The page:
By Courtesy of Nina Skov Jensen

Autism, Art, and Advocacy: A Conversation With Royal Portraitist Nina Skov Jensen

When Jensen began to draw, she was an amateur. Her first foray into the art world was a “completely unrecognizable” drawing of Beyoncé. From there, Jensen “just started drawing more and more.” As she worked to get better, she sought recognition from the subjects of her painting, often traveling from her home in Denmark to London to meet actors during their movie premieres.
By Gabrielle J. Pesantez and Kendall I. Shields

As a kid, Nina S. Jensen ’25 hated drawing — “like, really hated it.”

That all changed when she turned 12. She downloaded Twitter and saw celebrities responding to portraits of themselves created by their fans; Jensen wanted in. Flash forward almost a decade and Jensen, an incoming member of Harvard’s class of 2025, is a self-trained royal portraitist, having painted a portrait commissioned by Her Royal Highness Princess Marie of Denmark. In addition, she, autistic herself, is an increasingly high-profile advocate for the visibility, understanding, acceptance, and support of autistic people — the term Jensen prefers to use — around the world.

When Jensen began to draw, she was an amateur. Her first foray into the art world was a “completely unrecognizable” drawing of Beyoncé. From there, Jensen “just started drawing more and more.” As she worked to get better, she sought recognition from the subjects of her painting, often traveling from her home in Denmark to London to meet actors during their movie premieres.

“I would stand there all day, trying to get a good spot,” Jensen recalls. “I succeeded every single time. I always got a signature on the drawing.”

Ultimately, Jensen’s passion for grabbing the attention of celebrities would result in her own discovery at the age of 14 by world-renowned art collector Beth R. DeWoody.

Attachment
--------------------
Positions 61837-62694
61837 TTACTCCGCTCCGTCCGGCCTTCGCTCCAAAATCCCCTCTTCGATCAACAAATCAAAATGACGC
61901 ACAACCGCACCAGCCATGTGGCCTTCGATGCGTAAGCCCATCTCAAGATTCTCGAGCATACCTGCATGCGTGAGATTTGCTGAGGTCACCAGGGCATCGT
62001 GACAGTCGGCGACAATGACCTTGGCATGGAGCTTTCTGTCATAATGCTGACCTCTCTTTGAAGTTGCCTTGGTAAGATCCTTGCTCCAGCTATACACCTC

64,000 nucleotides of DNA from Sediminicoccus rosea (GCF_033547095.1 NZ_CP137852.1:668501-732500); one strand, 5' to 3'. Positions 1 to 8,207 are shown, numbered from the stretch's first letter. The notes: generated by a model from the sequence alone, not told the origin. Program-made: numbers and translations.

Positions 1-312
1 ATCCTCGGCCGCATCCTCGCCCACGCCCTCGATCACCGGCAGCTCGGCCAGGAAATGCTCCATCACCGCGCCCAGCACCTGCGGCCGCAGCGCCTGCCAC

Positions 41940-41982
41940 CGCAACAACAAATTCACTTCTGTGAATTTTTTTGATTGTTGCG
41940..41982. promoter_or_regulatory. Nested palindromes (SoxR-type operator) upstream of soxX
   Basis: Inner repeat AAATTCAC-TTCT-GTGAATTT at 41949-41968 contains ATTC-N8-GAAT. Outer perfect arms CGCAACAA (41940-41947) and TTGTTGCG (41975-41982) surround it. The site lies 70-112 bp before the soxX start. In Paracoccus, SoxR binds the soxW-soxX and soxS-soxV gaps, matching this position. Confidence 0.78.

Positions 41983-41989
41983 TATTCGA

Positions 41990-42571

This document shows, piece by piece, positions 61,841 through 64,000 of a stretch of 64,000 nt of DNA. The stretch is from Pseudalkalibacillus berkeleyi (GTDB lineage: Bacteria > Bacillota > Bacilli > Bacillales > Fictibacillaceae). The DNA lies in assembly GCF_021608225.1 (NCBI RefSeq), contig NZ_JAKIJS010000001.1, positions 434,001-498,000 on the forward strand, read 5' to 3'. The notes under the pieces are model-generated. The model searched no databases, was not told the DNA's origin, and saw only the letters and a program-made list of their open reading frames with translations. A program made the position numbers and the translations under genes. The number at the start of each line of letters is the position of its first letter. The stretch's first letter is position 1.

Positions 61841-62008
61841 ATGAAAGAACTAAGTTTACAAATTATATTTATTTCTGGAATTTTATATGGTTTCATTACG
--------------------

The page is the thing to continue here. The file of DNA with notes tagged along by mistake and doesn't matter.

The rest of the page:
“I went to the ‘Batman vs. Superman’ movie premiere in London and I was drawing Henry Cavill,” Jensen recalls. “[DeWoody] approached me and said that she was really interested in my art and that she might be interested in doing some commission work. I was over the moon.”

Soon after, DeWoody would feature Jensen’s portraits in curated exhibitions in Los Angeles. Jensen began to enter the professional art space.

By Courtesy of Nina Skov Jensen

She believes many might find it strange that she specializes in portraits, given that she is autistic. “People have this idea,” she says, “that autistic people aren’t very social or good with faces. I love capturing people.”

Jensen says she feels fortunate to have been born into a supportive family filled with other autistic people. Her brother was the first to be diagnosed. Soon after, she and her mother received their own diagnoses.

“Autistic women and girls are often misdiagnosed, diagnosed late in life, or not diagnosed at all,” says Jensen. Autism in girls is often “just different than in boys,” for whom autistic traits present in a way that is “often more noticeable in terms of how autism is described and how the diagnosis is given.”

Without a mother who understands her completely, “it would have been much harder,” Jensen says. “She’s encouraged me to do what’s best for me, not just what society perceives as ‘the best.’”

Indeed, Jensen’s parents showed full support for her career in the arts. She had previously only ever worked in pencil, but Jensen’s father pushed her to try oil painting after hearing about an opportunity to paint a portrait for the Danish National Police. Jensen was hesitant at first, but ultimately went for it. She was up against professionals for the job, but her talent spoke for itself.

“I’m so happy that I got the chance to do it,” she says. The portrait series that she added to dates back to the 17th century, making her selection that much more historic. “It’s such an honor, because I’m probably also one of the only female artists in that whole collection.”

Jensen next set her sights on the chance to paint Her Royal Highness Princess Marie of Denmark, patron of the Danish Association for Autism. Jensen reached out to a contact at the organization, asking if it might be possible for her to paint the princess. A few months later, she received an answer from the palace: yes. “Most little girls want to be a princess at some point in their lives, so it was a very fairytale kind of experience,” Jensen reflects.